Other tragedies occur when, instead of nurturing, harnessing and furthering the energetic motivation of researchers, government or other forces stop research dead in its tracks by cutting off research funding, or even in effect banning certain research approaches. The effects that this can have on the researchers and eventually on the world as a whole can be devastating, as I discovered over a decade ago when I was attempting to fund research into the potentially therapeutic effects of organic germanium for AIDS.

As Positive Health readers will recall, during the mid to late 1980s, the world was reeling from the discovery of this lethal disease, which decimates the immune system, resulting in death in many cases. While reviewing the published research literature and simultaneously reading about news in AIDS research, I ventured across one of the most exciting 'Eureka' discoveries in my entire scientific career. Several of organic germanium's abilities to mobilize the host immune system, as shown in cancer research, included the augmentation of T-suppressor cells and natural killer cell activity, induction of interferon and activation of macrophages. Hence, it was an entirely reasonable hypothesis that organic Germanium might indeed have a therapeutic effect upon AIDS. Having published a review of the literature, including this hypothesis in Medical Hypothesis, in 1988, I then set about to raise funds to clinically test organic Germanium.

Next month I will divulge the results of these thwarted attempts, which had such devastating consequences both upon the attempted research, as well as possibly the course of treatment of AIDS, now killing millions in Africa.

This is the last column of Dr Sheldon Litt, who has enlightened us with his dry wit for many years. We bid him fond farewell and thank him warmly for his contributions, which you can read on our website. Starting in the next issue we will see new contributors – Beata Bishop, Vera Peiffer and Vivienne Silver-Leigh in rotation. We also say hello to Barbara Payne, who, along with Mary Martin and Anne McIntyre, will be rotating with Dr Angela Jones.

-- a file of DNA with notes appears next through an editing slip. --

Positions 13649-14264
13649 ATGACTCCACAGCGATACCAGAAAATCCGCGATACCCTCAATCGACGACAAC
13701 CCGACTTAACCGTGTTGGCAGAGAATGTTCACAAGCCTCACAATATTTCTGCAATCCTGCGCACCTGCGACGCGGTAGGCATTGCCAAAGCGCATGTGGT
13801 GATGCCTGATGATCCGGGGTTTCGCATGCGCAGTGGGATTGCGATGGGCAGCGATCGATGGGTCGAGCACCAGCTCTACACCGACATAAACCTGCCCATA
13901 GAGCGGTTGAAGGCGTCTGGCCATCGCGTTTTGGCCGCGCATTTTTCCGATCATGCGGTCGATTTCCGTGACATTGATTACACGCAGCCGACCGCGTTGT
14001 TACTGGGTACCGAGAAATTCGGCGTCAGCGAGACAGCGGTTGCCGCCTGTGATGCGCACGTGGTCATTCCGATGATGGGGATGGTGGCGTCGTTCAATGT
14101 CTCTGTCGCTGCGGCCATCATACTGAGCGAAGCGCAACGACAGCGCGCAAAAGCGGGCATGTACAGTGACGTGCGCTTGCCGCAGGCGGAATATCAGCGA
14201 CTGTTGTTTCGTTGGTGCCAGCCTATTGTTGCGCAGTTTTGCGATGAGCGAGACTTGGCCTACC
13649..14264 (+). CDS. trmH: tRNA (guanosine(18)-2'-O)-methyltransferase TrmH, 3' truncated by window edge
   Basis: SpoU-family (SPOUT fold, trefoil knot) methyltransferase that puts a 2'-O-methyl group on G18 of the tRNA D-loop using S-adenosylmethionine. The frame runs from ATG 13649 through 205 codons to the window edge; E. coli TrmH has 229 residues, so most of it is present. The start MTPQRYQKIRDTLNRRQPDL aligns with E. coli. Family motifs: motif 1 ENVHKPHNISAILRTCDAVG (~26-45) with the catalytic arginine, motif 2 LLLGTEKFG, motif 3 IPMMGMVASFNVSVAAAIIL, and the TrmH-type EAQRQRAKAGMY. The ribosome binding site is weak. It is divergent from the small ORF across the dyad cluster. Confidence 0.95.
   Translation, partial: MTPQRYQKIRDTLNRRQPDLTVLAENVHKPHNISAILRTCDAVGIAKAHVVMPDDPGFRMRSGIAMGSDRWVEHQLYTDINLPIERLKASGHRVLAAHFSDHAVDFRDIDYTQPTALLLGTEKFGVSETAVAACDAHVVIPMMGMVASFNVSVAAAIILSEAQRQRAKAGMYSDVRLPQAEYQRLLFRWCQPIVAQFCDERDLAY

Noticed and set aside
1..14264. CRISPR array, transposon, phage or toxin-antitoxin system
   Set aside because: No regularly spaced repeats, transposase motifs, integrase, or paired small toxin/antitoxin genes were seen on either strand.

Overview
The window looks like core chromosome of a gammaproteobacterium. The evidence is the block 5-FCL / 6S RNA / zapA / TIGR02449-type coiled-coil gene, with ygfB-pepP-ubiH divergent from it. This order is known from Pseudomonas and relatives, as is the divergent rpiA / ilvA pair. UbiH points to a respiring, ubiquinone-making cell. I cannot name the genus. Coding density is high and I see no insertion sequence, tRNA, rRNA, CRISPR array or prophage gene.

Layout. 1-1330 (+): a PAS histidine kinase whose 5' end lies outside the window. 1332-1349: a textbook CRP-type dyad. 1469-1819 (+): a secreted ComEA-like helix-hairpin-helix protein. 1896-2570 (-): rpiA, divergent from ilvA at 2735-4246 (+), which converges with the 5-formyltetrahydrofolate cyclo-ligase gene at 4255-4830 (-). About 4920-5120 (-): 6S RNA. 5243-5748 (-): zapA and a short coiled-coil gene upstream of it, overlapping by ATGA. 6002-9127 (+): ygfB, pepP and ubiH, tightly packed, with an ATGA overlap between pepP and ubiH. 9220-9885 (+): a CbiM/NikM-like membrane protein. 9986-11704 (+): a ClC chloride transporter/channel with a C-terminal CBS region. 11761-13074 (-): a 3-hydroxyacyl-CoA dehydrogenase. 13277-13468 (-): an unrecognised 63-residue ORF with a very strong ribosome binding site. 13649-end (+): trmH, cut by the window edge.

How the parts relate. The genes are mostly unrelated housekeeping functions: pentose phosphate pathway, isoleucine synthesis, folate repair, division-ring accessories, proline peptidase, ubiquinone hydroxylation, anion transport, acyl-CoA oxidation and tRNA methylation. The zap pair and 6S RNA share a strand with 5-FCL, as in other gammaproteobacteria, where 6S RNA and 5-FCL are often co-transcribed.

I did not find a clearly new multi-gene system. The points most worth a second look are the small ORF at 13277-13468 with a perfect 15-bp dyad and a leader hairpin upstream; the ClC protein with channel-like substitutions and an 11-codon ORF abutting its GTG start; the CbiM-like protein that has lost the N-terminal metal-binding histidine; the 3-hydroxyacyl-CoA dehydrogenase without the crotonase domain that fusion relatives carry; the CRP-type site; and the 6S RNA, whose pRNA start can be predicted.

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About Sandra Goodman PhD

Sandra Goodman PhD, Co-founder and Editor of Positive Health, trained as a Molecular Biology scientist in Agricultural Biotechnology in Canada and the US, focusing upon health issues since the 1980s in the UK. Author of 4 books, including Nutrition and Cancer: State-of-the-Art, Vitamin C – The Master Nutrient, Germanium: The Health and Life Enhancer and numerous articles, Dr Goodman was the lead author of the Consensus Document Nutritional and LifeStyle Guidelines for People with Cancer and compiled the Cancer and Nutrition Database for the Bristol Cancer Help Centre in 1993. Dr Goodman is passionate about making available to all people, particularly those with cancer, clinical expertise in Nutrition and Complementary Therapies. Dr Goodman was recently featured as Doctor of the Fortnight in ThinkWellness360.

Dr Goodman and long-term partner Mike Howell seek individuals with vision, resources, and organization to continue and expand the Positive Health PH Online legacy beyond the first 27+ years, with facilities for training, to fund alternative cancer research, and promote holistic organizations internationally. Read about Dr Goodman and purchase Nutrition and Cancer: State-of-the-Art.  She may be contacted privately for Research, Lectures and Editorial services via:   and